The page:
Corryton ranch organizes aid to Kentucky

Beth KinnaneGibbs/Corryton, Our Town Neighbors

By the time Michelle Neuzil made it back to her ranch in Corryton on Sunday, all she wanted to do was go to bed: no unhooking the trailer, no last-minute chores, no one last thing.

“It was insane,” Neuzil said. “I couldn’t move. I’ve never been so tired.”

Tired from a hard day’s work is nothing new to Neuzil, who owns TC Performance Horses and House Mountain Retreat on Stephens Quarry Lane with her husband, Paul. But her and her team’s efforts this past weekend took a different kind of toll.

Michelle Neuzil and her champion Appaloosa stallion, TC Tommy Boy

Neuzil is in the process of having a new covered arena installed at the ranch. As it happens, the man in charge of the installation is from Hazard, one of the many areas hit hard by the record flooding in Eastern Kentucky that began July 28. And this man’s family is one among thousands needing help cleaning out and starting over following this natural disaster.

So, she put out the call for supplies, loaded up a horse trailer, and headed up with a group of eight on Friday morning to make a delivery. But they didn’t stop with just collecting, dropping and going. Neuzil said they basically camped out in the parking lot of Summit Community Church in Hazard, and drop and collection zone for ongoing relief efforts as well as nearby FEMA unit.

While she and some others stayed at the church to help unload, sort and redistribute supplies, others in her group volunteered to go help do some of the actual dirty work. They checked in and were assigned a crew to work with.

“One thing they are really needing help with beyond the supplies is volunteers to help with the clean-up,” Neuzil said. “They need people to help do the physical work. They really need more people.”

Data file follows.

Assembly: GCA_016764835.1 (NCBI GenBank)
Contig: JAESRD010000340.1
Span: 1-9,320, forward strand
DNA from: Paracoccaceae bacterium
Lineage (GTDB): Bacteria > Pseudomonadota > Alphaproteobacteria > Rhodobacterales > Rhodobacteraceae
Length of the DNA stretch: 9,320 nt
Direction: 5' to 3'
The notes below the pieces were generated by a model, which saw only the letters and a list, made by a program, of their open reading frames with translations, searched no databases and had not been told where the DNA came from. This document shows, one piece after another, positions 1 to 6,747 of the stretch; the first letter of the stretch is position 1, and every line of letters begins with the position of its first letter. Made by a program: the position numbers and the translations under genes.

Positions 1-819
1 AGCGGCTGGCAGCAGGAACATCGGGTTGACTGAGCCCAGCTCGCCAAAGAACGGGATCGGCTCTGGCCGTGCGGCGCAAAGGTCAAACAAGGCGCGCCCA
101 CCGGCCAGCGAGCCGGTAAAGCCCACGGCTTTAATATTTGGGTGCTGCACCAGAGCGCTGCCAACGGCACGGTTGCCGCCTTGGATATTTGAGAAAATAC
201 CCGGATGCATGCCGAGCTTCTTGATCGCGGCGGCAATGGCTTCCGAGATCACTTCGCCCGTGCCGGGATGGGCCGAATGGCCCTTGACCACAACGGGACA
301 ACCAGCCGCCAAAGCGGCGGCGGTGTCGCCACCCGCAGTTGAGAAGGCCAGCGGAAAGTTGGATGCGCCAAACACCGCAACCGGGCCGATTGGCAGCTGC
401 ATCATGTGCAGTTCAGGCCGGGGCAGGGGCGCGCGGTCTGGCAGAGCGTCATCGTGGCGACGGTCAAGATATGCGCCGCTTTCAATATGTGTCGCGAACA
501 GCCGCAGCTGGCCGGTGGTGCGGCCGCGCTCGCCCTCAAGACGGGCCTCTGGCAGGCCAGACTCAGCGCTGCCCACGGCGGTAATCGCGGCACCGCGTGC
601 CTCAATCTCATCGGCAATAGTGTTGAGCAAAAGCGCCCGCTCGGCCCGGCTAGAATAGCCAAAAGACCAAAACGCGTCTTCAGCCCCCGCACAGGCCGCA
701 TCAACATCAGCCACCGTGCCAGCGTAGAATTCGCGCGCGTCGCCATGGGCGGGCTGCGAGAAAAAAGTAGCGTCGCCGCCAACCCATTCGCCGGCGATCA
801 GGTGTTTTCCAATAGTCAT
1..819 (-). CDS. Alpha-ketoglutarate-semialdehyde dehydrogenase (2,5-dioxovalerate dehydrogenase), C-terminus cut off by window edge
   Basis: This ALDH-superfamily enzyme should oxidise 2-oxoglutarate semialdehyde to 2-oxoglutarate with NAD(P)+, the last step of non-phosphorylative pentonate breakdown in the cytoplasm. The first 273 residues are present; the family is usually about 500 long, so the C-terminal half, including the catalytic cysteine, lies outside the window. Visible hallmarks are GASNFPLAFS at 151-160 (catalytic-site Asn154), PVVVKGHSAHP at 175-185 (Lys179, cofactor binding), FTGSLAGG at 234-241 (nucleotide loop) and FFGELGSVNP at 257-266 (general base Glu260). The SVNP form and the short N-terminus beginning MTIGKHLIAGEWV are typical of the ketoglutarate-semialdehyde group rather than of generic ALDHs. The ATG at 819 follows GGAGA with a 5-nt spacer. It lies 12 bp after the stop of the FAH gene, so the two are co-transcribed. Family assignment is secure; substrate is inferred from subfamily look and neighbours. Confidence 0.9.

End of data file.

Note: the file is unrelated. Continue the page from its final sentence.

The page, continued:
What has gotten somewhat lost in the shuffle of getting much-needed supplies to the affected, 13-county area, is that many places are still unreachable by industrial equipment because roads have been washed out as well as bridges. Another factor is ongoing rainy weather.

“It rained pretty much the whole time we were there.” Neuzil said. “It stopped the morning we were heading home.”

For her part, Neuzil helped unload, sort and reload a semi-truck’s worth of supplies in a single day. Now that she is home, she is planning to head back as soon as she gets another trailer-load full. She is asking for cleaning (mops, shovels, buckets, etc.) and personal hygiene supplies as well as food for pets and livestock (horses, goats, cattle, chickens).

“Veterinarians have come in and scooped up animals to house them,” she said. “But some people still have their animals at home with no way to feed them right now.”

Neuzil said the extent of the damage was “just awful” and that photographs and video don’t quite capture it.

“Beyond helping with the supplies, we were just there for people,” she said. “They had someone to just talk to or a shoulder to cry on.”

Anyone wanting to donate supplies can call Neuzil directly at 541-382-6652 to arrange drop-off. If a large amount, she can make arrangements for pick up. Direct donations to the church can be made via check to Summit Church Hazard with “flood relief” in memo and mailed to 147 Century Circle, Hazard, Kentucky 41701. Checks can also be dropped off to Neuzil. Monetary donations can also be made at these verified links:

Team Eastern Kentucky Flood Relief

Foundation for Appalachian Kentucky

Kentucky Humane Society

To learn more about TC Performance Horses go here or here.

Beth Kinnane is the community news editor for

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